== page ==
Are startups owed an exit? It sure felt that way when I wrote this piece. Somewhere down the line, my thinking changed.
All founders are desirous of the big exit. Be it a venture investment, IPO or maybe even being acquired. An investor and startup come together when it’s a win-win, right? The investor believes that the startup is a compelling story, that they would miss out if they didn’t invest. The startup believes taking the investors money and involvement has greater rewards than the trouble.
Then there are dire situations where founders are struggling and they believe they need a cash infusion to stay afloat. I know of many such journies. I too was at that point once. It felt then that an exit was owed. I denied myself the reward of persisting. A lesson learned.
You deserve an exit when a competitor believes they have to buy you out, an investor believes that you’re a must-have investment, a strategic investor thinks you’re going to deliver on a key priority, or it’s just simply too hard for you to go on. I imagine I might have missed some other rational or irrational scenario, but otherwise, there’s no exit.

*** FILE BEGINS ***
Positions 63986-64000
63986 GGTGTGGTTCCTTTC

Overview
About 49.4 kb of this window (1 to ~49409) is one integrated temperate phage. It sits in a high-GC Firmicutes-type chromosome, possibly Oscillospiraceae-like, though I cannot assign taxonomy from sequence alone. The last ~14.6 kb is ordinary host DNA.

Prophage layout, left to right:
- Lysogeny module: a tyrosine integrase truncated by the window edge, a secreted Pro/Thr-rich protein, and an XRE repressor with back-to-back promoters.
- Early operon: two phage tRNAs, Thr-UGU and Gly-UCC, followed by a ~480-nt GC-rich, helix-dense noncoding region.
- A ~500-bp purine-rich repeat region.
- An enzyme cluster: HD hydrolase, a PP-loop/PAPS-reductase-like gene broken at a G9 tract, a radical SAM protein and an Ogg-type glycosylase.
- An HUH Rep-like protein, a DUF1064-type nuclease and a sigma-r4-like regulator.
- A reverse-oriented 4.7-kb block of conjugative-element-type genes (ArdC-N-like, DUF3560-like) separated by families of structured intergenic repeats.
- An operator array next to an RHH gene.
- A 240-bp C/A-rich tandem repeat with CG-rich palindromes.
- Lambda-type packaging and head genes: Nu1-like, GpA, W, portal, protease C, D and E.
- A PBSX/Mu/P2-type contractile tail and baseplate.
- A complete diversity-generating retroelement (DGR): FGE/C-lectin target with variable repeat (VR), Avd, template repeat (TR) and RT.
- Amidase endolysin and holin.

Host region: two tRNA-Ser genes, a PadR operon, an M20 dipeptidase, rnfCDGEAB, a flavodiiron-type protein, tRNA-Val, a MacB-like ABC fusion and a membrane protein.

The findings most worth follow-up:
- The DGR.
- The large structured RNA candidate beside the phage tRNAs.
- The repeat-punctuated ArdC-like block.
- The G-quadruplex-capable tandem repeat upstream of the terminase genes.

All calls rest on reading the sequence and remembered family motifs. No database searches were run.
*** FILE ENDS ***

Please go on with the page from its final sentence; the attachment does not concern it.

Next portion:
Then there is future. There is always future. When we’re looking into the future, the exit goal clouds the constructive, path-finding attitude. So set it aside. You can build a future if you believe you have one. Surprise your self and those around you every day. Look to inspire and get that next customer, that next user, the next investor, the market and so on towards the larger more complex ideas. Trust me, as the future unfolds – you’ll see there are limitless possibilities to surprise you. I don’t say this trivially, I did find a future myself and I’m sure you’ll find yours.